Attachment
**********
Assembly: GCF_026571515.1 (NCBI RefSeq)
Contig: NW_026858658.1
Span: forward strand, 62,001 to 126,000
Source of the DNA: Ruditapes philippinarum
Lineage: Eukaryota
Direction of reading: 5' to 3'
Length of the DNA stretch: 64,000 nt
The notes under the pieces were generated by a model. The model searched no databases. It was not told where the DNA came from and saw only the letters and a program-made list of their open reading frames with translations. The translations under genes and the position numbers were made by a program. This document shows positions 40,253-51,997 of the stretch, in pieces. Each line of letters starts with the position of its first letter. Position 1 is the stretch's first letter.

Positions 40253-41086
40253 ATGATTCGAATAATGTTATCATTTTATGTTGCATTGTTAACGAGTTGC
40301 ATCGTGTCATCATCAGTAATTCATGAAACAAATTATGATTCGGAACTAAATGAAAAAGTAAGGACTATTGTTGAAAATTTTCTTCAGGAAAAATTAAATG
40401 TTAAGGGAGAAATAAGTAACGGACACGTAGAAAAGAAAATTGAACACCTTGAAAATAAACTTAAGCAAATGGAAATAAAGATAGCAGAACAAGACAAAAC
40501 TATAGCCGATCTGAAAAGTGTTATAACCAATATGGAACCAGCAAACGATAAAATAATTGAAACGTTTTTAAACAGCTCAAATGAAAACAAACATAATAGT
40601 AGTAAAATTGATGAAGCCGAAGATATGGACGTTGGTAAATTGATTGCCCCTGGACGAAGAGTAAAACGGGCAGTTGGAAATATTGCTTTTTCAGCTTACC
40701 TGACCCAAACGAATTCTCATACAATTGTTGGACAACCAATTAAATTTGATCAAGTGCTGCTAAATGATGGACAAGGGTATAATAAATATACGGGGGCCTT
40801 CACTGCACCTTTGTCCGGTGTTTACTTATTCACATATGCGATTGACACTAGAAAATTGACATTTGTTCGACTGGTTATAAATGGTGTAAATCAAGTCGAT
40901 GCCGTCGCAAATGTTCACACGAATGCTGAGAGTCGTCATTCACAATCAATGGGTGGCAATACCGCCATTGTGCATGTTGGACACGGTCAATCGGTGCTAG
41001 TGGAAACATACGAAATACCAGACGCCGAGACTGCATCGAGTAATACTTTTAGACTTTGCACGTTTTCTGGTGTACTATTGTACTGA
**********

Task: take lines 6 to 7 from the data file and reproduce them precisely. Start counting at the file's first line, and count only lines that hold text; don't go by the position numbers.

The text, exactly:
Direction of reading: 5' to 3'
Length of the DNA stretch: 64,000 nt